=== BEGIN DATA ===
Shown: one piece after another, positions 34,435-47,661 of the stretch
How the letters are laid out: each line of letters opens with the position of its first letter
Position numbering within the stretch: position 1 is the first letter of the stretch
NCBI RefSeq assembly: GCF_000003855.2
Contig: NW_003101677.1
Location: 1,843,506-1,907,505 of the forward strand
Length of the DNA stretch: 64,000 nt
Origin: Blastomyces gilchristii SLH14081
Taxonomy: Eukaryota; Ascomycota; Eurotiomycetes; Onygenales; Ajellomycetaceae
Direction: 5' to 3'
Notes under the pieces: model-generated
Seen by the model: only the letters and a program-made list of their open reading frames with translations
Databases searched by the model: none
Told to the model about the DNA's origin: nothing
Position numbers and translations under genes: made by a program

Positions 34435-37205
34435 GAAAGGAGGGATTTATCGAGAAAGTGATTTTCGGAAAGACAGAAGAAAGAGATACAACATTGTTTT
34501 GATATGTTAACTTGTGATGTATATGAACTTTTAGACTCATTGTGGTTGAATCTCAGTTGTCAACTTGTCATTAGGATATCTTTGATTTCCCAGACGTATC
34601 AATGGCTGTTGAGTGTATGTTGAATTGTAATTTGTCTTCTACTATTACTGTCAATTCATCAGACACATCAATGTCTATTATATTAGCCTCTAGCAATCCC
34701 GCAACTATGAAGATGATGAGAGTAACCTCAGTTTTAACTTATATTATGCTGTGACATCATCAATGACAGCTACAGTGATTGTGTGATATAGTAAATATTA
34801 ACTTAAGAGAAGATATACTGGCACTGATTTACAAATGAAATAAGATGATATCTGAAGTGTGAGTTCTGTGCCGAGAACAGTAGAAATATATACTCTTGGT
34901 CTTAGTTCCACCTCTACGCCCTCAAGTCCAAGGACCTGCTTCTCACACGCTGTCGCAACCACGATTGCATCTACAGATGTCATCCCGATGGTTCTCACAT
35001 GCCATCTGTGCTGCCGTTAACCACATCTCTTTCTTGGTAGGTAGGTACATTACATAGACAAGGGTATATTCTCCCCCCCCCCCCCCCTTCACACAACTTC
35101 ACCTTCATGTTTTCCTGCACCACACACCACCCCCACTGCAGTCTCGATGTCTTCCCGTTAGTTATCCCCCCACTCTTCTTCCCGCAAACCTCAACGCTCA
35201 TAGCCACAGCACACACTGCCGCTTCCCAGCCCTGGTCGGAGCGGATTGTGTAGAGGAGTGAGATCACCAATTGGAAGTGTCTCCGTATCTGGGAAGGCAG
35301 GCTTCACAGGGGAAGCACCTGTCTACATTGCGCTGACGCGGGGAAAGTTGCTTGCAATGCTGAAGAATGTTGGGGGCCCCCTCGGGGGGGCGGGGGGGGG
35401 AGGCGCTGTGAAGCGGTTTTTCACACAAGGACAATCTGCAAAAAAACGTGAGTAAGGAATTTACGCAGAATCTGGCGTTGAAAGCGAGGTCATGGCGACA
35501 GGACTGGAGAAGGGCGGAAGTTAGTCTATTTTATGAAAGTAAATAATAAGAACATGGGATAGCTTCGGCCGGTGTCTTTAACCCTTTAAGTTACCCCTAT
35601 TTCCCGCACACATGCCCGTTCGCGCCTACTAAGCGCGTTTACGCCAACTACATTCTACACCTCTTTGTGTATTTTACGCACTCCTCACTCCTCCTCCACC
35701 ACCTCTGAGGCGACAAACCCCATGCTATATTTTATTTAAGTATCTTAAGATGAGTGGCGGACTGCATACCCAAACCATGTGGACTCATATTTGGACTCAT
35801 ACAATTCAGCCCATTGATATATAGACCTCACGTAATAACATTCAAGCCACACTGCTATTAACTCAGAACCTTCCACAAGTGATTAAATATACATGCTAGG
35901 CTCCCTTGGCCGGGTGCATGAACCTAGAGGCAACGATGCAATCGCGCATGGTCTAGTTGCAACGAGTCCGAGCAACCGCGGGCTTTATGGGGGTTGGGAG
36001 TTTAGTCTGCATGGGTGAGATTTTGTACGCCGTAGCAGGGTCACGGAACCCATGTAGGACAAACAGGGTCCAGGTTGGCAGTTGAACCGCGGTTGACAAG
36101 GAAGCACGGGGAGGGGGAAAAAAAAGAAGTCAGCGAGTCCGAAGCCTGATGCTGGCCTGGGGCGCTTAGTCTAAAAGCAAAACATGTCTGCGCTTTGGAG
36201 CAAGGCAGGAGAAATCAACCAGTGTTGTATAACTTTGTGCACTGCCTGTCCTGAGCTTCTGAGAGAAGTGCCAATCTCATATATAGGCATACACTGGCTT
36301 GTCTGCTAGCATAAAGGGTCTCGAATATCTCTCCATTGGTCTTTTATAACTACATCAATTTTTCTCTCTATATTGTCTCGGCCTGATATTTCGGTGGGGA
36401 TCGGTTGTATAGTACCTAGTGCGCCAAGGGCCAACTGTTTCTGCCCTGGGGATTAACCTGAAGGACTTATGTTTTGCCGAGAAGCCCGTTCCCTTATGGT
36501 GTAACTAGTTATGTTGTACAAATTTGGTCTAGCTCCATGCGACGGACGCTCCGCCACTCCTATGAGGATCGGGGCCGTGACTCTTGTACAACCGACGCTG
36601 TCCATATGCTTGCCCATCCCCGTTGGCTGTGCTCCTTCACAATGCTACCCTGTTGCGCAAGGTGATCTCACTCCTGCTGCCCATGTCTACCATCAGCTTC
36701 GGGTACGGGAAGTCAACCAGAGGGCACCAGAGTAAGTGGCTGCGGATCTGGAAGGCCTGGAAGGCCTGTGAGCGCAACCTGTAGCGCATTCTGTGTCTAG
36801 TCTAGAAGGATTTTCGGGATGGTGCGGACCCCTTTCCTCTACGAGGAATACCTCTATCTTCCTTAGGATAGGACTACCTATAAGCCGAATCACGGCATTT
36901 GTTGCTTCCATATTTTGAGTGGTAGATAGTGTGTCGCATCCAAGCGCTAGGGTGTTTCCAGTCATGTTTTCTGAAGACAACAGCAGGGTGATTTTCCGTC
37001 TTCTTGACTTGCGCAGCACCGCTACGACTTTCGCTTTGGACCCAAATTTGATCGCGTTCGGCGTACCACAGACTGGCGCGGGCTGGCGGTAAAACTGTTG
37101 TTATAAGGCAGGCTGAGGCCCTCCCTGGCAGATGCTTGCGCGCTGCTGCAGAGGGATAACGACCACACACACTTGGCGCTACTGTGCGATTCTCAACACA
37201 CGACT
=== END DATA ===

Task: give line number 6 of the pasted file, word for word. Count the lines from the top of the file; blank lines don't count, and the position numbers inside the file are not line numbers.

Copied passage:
Location: 1,843,506-1,907,505 of the forward strand